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Election likely to delay extending tax cuts

Published Aug. 27, 2005

Congress might extend some tax cuts that are due to diminish at year's end, including new child tax credits and a bracket expansion that lowered taxes for wage earners. But lawmakers have concluded that making all of President Bush's tax cuts permanent will have to wait until after the fall election.

The reductions passed in 2001 and 2003 are to go away in 2011, but some will shrink on Jan. 1, 2005. President Bush renewed calls in his State of the Union address to make all of the cuts permanent this year.

The most urgently pressing changes come next Jan. 1, when some of the most politically popular tax cuts recede.

"I think that those are very popular items in the tax code," said Paul Weinstein, a senior fellow at the liberal Progressive Policy Institute. He said it was interesting that the authors of the legislation picked an election year for the measures to expire or diminish. "I think some thought was given to that," Weinstein said.

Although these items could be addressed in 2005 after they have expired, House and Senate Republicans said they would prefer to eliminate any uncertainty and maintain the cuts into the future.

"I believe I'm going to try to move several of them that are more important in terms of expiration and continuity even this year, which means I hope we're successful," said House Ways and Means Committee Chairman Bill Thomas, R-Calif.

Congress has five or six years before the 2011 deadline when all of the cuts vanish, Thomas said. Lawmakers and lobbyists, many of whom championed the temporary tax cuts, do not expect 2004 to be the year those reductions become permanent.

"I think we've got a real political fight on our hands," Treasury Secretary John Snow said.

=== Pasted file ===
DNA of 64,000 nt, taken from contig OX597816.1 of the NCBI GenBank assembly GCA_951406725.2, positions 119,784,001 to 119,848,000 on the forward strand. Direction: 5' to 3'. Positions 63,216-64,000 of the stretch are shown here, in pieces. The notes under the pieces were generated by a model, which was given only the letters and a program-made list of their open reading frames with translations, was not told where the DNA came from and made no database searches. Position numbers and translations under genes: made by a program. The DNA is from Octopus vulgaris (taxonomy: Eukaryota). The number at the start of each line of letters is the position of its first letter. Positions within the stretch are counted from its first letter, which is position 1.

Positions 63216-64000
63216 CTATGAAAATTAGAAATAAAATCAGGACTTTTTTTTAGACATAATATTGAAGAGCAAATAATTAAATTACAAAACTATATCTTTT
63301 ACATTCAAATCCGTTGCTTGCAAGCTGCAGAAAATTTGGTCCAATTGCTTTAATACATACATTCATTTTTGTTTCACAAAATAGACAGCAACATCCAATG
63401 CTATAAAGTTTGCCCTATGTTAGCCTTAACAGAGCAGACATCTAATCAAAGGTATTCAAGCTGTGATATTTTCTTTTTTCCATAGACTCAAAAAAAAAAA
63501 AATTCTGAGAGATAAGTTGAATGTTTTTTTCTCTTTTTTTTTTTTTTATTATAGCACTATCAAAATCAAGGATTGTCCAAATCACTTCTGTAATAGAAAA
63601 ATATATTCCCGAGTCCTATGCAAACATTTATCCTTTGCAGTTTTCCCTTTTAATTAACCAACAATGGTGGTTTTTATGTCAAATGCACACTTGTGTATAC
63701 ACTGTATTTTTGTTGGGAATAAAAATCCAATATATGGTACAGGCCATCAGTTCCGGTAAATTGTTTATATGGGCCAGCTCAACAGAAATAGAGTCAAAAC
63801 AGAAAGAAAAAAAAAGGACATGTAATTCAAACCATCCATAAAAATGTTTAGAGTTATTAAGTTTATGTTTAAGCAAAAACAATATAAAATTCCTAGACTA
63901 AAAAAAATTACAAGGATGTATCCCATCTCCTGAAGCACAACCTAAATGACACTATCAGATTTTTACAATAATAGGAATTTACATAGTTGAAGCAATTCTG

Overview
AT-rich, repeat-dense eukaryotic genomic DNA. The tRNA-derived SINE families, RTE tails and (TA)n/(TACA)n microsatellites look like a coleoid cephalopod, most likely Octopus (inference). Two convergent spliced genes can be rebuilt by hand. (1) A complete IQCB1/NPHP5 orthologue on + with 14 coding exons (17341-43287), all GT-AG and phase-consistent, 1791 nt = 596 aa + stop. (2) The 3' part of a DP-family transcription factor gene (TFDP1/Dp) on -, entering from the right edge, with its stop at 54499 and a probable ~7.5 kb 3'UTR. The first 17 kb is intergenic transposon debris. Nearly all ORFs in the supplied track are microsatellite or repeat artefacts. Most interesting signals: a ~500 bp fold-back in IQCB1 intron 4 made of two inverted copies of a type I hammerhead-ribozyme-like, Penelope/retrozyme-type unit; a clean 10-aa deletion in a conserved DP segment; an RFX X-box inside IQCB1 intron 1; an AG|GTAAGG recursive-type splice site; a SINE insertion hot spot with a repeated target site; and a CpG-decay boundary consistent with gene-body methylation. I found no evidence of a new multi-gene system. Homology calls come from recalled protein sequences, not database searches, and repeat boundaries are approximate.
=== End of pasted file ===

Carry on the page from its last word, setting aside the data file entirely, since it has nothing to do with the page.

Senate Finance Committee Chairman Charles Grassley, R-Iowa, said the cuts will be a big election issue and predicted that afterward, Congress will act a year from now, "a long time before the 10 years runs out," to make them permanent.

The tax cuts are an issue on the campaign trail. Democratic presidential candidates differ on what they would do with the cuts even as they criticize in unison Bush's economic policies as a handout to the rich and a failure for the jobless.

Also darkening the prospects for this year's efforts to make all the tax cuts permanent are looming deficits projected to top $450-billion this year.

Analysts at the Tax Policy Center, a program run by the Brookings Institution and the Urban Institute, estimate that legislation cementing the cuts into law would cost at least $1.7-trillion through 2014. That could reach $2-trillion if Congress prevents the alternative minimum tax, a parallel tax system to prevent wealthy people from avoiding taxes, from hitting more middle-class families.

Expiring tax cuts

The tax cuts enacted in 2001 and 2003 expire by 2011. The following are the first to expire, on Jan. 1, 2005:

Lowest 10 percent income tax bracket shrinks from $14,000 to $12,000 for couples and from $7,000 to $6,000 for single people.

The child tax credit drops from $1,000 to $700 per child.

Some of the marriage penalty in the standard deduction and 15 percent tax bracket reappears. The marriage penalty causes some couples to pay more tax than they would if they filed as two single individuals.

Adjustments intended to keep fewer families from paying the alternative minimum tax disappear.